Another Toccalmatto with another crazy bit of label design, like Zona Cesarini but more especially B Space Invader. This time, the label seems to portray a strange fantasy Polynesian coconut-tiki-demon seizing a double-jointed (or even bone-less) hula dancer, like some King Kong riff.
Oceania isn’t actually on Toccalmatto’s site (here. Beware! Airbrushed goth babe), or in the Guida alle birre d’Italia 2013, but apparently it was created in 2011 as a one-shot but added to the range on the strength of a good response from punters.
The label calls it a “New World Hoppy Saison” in nice helpful English then expands: Birra doppia malta chiara, secca e beverina / Unisce speziatura classica delle Saison agli aromi dei luppoli Neozelandesi e Australiani / Birra di Alta Fermentazione – Rifermentata in Bottiglia. That is, “A double-malted clear beer, dry and drinkable / Uniting classic saison spiciness with the aroma of New Zealand and Australian hops / Top fermented – Bottle conditioned.”
The ingredients are water, malted barley, malted wheat, hops, sucrose, yeast. The sucrose is perhaps unexpected – you’d think with not one but two malts there would be enough sugars for the yeast, but adding more is presumably a factor in its fortification. Yep, it’s another strong beer: 7% ABV.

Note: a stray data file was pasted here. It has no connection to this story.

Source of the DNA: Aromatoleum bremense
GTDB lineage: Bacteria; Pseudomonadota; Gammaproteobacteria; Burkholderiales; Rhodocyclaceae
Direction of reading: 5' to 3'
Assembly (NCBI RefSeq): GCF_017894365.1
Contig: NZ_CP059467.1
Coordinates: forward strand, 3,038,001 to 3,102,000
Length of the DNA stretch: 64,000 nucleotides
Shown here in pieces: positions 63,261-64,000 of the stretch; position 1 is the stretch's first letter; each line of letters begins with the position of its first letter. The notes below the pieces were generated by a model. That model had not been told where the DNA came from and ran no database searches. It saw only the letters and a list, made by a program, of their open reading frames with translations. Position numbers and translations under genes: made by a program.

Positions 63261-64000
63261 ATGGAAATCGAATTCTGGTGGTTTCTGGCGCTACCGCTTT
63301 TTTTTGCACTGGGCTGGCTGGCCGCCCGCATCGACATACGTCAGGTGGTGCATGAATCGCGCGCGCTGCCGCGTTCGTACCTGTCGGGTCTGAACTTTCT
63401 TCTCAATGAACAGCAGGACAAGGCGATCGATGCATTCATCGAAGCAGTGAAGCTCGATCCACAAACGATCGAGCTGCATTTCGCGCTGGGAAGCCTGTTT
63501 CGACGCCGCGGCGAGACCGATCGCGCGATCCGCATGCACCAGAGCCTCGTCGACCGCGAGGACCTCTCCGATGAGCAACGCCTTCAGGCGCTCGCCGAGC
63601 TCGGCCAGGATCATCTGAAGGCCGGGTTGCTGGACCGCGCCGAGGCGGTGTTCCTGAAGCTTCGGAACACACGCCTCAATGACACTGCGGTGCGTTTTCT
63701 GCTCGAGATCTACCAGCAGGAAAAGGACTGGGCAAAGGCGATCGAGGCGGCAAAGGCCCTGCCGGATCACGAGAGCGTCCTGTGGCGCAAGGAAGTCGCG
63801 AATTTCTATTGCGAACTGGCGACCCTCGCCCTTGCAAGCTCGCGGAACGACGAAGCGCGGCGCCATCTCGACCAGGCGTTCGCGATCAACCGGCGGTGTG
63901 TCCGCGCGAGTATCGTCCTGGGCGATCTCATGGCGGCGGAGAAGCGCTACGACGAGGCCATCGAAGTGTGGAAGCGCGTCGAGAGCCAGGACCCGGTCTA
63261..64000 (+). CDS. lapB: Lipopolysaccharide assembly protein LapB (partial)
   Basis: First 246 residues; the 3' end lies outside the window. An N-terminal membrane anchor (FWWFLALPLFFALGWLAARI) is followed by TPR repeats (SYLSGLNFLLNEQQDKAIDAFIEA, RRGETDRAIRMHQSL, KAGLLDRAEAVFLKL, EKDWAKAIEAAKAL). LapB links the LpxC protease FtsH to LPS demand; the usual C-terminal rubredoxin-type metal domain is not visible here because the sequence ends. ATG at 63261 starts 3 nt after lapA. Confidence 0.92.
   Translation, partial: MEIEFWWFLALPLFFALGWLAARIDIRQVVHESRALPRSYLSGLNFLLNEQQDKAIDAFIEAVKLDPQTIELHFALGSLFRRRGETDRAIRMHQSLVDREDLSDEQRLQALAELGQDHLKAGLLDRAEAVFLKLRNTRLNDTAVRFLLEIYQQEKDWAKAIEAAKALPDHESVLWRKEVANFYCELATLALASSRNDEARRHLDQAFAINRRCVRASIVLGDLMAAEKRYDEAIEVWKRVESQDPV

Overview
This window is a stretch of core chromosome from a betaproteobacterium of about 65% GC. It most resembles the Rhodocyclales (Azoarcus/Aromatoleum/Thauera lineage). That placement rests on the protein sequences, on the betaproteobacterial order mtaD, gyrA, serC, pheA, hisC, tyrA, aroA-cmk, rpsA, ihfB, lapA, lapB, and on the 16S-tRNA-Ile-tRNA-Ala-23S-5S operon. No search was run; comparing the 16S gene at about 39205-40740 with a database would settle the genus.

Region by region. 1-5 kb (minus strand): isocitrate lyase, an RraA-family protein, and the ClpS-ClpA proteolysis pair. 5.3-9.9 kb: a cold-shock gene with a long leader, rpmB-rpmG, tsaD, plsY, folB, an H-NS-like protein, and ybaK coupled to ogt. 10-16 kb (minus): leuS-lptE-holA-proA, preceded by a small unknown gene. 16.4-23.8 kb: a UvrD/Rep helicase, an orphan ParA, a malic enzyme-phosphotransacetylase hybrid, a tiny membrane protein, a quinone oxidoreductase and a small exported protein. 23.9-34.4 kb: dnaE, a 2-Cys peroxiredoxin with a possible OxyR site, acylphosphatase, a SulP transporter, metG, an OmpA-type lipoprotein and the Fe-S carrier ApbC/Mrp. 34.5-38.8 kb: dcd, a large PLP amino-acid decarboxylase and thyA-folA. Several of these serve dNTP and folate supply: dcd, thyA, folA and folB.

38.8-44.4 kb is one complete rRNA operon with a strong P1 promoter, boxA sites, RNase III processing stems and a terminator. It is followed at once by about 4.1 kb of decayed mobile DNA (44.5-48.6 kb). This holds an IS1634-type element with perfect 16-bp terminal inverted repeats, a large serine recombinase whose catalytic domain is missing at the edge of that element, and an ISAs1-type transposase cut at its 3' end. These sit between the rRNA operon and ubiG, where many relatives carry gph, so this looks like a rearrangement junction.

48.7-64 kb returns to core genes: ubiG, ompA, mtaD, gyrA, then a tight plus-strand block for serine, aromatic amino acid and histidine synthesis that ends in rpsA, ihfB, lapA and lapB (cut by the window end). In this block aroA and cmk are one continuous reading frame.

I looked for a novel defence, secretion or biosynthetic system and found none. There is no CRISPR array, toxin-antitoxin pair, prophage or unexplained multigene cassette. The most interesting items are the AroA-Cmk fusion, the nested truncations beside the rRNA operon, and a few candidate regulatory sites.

Some comments online also suggest adding sucrose to your brew can make it taste “cidery”, but others strongly refute this as a misconception that arose from poorly balance homebrew kit beers. This well-informed forum contributor, PseudoChef (a biochemist from Chicago), says: “Adding sugar to your recipe can be advantageous in that it helps ‘dry’ out the beer and thus reducing cloying body sweetness in some styles and accentuating hop bitterness in others.”
Certainly the Oceania is in no way cidery, and is indeed dry not sweet. Overall it’s another great beer from Toccalmatto.
It pours with a decent head. It has an odour of citrus (orange, grapefruit), fresh cut grass, fresh herbs growing in the sun (rather than, say, cut dried herbs or hay. Or is that getting a bit specific?). The body is medium-light, and colour is orangey-yellow and slightly cloudy. It’s well-carbonated, and has a tart, fruity flavour with touches of resin. Presumably from the hops, which in this case are New Zealand (Motueka, Pacific Jade) and Australian (Galaxy, Rakauand).
Finally, it has a fresh, crisp mouthfeel. Indeed, despite having something of that sweet-sour-spicy-fruity complexity you get with a good saison, it’s another lovely refreshing summer beer, and again one that’s so beverina (drinkable) it belies its strength.